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Atom Egoyan's erotic melodrama

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Atom Egoyan often makes erotic melodramas. There was a time when audiences perked up at the prospect of, oh, you know, sex and nudity and stuff, but these days moviegoers seem strangely neutered. They'd rather look at fighting machines or 3-D animals. They like their porn the way it's presented on the Net, wham-bam, thank you, man. The notion of erotic tension uncoiling within the minds of characters and unfolding languidly in sensuous photography is, I dunno, too artistic.

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TIFF #8: The protest: A change of mind

I'm writing this the day after first posting this entry. I now regret it. The point I make about artists is perfectly valid but I realize I wasn't prepared with enough facts about the events leading up to the Festival's decision to showcase Tel Aviv in the City-to-City section. I thought of it as an innocent goodwill gesture, but now realize it was part of a deliberate plan to "re-brand" Israel in Toronto, as a pilot for a larger such program. The Festival should never have agreed to be used like this. It was naive for the plan's supporters to believe it would have the effect they hoped for. The original entry remains below. The first 50 or so comments were posted before these regrets.

¶ The tumult continues here about the decision to spotlight Tel Aviv in the City-to-City sidebar program of the Toronto Film Festival. The protesters say the festival is thereby recognizing the "apartheid regime" of Israel. The controversy shows no sign of abating, and indeed on Tuesday it was still big news in the Toronto newspapers, with the Star's front page featuring lineups of those opposing the TIFF decision (including Harry Belafonte, Jane Fonda, Viggo Mortenson, Julie Christie and Danny Glover) and those supporting it (including Jerry Seinfeld, David Cronenberg, Sasha Baron Cohen, Lenny Kravitz, Lisa Kudrow and Natalie Portman).

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Ebert's predix, Oscar's results

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In theory, if I correctly predicted every single Oscar race, nobody could outguess me, and by default, I would win the prize. Alas, that has never, ever happened, and it's unlikely again this year, because as usual I will allow my heart to outsmart my brain in one or two races, which is my annual downfall. In any event, for what they're worth, here are my Academy Award predictions in a year rich with wonderful films.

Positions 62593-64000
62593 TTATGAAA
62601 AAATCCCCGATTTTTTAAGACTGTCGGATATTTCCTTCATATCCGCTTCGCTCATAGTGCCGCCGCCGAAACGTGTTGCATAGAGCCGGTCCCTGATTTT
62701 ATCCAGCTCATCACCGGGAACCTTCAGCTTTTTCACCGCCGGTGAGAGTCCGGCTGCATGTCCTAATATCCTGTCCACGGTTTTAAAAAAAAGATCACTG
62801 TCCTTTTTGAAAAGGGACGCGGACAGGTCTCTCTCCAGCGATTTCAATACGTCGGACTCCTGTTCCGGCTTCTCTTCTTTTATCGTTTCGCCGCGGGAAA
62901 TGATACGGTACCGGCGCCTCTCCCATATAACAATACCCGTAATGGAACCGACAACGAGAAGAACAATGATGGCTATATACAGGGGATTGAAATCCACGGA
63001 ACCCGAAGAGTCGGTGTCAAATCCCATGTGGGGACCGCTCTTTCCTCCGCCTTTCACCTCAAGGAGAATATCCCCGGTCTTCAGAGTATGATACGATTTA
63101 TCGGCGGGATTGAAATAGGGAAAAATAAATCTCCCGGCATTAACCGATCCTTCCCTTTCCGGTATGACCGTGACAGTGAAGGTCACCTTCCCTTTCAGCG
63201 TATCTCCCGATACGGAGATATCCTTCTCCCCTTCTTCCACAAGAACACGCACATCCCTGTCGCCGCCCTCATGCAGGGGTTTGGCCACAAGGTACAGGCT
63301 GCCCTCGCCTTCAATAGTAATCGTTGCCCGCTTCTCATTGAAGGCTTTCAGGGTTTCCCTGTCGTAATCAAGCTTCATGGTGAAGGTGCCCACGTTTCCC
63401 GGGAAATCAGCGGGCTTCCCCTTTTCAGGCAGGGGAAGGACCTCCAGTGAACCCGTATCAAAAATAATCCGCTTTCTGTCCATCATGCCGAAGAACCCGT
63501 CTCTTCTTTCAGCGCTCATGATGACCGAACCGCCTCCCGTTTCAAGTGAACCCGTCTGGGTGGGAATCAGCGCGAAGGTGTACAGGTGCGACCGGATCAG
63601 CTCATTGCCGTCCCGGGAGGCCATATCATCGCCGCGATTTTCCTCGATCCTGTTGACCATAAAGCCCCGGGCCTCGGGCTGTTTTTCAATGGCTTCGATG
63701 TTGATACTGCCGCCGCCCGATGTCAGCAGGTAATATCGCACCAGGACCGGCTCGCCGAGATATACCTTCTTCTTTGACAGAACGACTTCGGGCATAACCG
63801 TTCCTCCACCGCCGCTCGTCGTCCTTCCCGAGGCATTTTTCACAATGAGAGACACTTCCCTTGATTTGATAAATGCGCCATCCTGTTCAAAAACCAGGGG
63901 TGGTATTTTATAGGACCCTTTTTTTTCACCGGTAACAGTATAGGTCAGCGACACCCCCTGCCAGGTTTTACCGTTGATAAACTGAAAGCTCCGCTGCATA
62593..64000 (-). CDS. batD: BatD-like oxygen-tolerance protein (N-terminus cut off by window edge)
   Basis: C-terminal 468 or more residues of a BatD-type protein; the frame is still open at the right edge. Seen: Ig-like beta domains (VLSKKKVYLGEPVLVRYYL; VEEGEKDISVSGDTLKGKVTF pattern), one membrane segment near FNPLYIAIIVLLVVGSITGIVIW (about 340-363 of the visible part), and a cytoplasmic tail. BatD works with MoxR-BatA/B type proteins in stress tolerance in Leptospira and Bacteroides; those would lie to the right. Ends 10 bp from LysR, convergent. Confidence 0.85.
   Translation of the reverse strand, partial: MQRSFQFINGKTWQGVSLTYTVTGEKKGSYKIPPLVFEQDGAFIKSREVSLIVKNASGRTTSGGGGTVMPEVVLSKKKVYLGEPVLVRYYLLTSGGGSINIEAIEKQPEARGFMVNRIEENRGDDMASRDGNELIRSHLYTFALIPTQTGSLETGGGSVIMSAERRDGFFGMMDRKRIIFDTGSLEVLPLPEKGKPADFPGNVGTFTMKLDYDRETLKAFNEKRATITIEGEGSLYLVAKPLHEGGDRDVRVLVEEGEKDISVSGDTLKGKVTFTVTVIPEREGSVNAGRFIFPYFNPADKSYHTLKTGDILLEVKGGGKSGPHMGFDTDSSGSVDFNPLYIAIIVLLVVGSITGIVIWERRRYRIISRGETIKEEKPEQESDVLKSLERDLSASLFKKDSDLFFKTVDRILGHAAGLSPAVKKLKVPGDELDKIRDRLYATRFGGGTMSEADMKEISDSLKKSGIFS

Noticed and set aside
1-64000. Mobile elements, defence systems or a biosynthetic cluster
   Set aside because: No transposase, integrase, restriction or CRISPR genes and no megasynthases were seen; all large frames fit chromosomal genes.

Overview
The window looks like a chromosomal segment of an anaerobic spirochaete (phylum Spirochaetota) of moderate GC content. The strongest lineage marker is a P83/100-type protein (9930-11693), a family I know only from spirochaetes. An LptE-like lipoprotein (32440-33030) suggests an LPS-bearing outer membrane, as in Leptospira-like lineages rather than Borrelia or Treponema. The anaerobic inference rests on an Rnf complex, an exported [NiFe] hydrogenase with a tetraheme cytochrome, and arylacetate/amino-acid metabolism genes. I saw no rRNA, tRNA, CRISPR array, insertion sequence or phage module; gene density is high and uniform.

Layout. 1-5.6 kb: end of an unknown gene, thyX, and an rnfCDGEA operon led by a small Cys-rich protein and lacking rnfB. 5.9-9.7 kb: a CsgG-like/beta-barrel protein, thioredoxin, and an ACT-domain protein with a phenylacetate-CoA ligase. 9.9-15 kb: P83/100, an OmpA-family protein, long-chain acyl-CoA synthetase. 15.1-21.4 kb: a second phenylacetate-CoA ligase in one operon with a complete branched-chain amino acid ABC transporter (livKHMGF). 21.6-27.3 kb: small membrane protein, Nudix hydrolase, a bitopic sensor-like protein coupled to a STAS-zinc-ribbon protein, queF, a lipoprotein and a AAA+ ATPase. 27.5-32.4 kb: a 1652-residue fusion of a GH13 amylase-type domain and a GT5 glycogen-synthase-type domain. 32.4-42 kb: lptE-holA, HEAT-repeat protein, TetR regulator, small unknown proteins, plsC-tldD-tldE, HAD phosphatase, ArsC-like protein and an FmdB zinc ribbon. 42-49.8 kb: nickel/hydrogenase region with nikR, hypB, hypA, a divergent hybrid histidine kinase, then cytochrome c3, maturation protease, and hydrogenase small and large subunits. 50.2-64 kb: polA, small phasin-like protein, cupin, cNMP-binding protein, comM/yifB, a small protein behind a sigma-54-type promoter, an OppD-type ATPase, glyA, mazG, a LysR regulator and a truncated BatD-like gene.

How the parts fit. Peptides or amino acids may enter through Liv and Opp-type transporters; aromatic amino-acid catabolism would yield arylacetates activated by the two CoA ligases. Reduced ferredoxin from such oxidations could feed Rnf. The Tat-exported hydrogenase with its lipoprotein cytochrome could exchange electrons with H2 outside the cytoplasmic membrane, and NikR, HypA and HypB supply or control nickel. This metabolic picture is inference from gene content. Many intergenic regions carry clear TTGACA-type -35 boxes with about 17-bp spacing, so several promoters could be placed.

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Corliss wonders: Do Film Critics Know Anything?

Critical approbation can open some doors, but that's about it.

Richard Corliss writes at TIME: In the past five days, five groups — the National Board of Review, the Boston Society of Film Critics, the Los Angeles Film Critics Association, the Washington. D.C. Film Critics Association and my crowd, the New Yorkers — have convened to choose the most notable movies and moviemakers. "No Country For Old Men" was named best picture in four of the groups, "There Will Be Blood" in L.A. George Clooney won two best actors awards, playing a lawyer at crisis point in "Michael Clayton," Daniel Day-Lewis a pair for his oil mogul in "There Will Be Blood" and, in Boston, Frank Langella won the prize for playing an aged novelist in "Starting Out in the Evening." Three groups selected Julie Christie as best actress — she's an Alzheimer's patient in the Canadian film "Away From Her" — and two liked Marion Cotillard as Edith Piaf in "La vie en rose." [...]

That's the deal with critics' awards. They give prizes to whom they damn well please. No problem with that; it's their gig, and obviously they should pick their favorites. (The choices are fine with me: "No Country," "Persepolis" and "No End in Sight" are all on my 10 best.) But these laurels factor into publicity campaigns for the Oscars and Golden Globes; often they are the campaigns. It's the way we critics contribute to the art-industrial complex. Our prizes certainly help determine which films get nominated, setting in motion the next round of ballyhoo before the final prizes are handed out. So almost all the nominees will be from worthy obscurities that can't draw much of an audience in the theater or, when the awards shows are aired, on TV. [...]

Actually, it's hard to tell which if any of the critical faves will be popular, because most of the big winners ("Diving Bell," "No Country," "Persepolis," "Starting Out in the Evening," "Sweeney Todd," "There Will Be Blood") are November or December releases. Half of them haven't hit the commercial theaters yet. Maybe the critical establishment has A.D.D. More likely it's a combination of the novelty of the new and the deliberate timing of "serious" movies for what has become known as "awards season."

But I think the key phrase above (and one RC has appositely chosen) concerns how critics' awards "factor into publicity campaigns." I doubt that critics, even bevies of critics, have much direct influence on the actual Oscar balloting -- or on ticket sales, either, for that matter. But I know for a fact that filmmakers can use the leverage of critical awards in order to pry publicity dollars out of a studio or distributor. Some may even have it written into their contracts.

But movies are personal matters. I don't put much stock in committee decisions about the "best" or the "worst" -- particularly within an arbitrary unit of measurement like a "year." (That won't stop me from participating in critics polls, though!) What interests me are the critics' personal selections, and their reasons for selecting them. A list... well, it's just a list.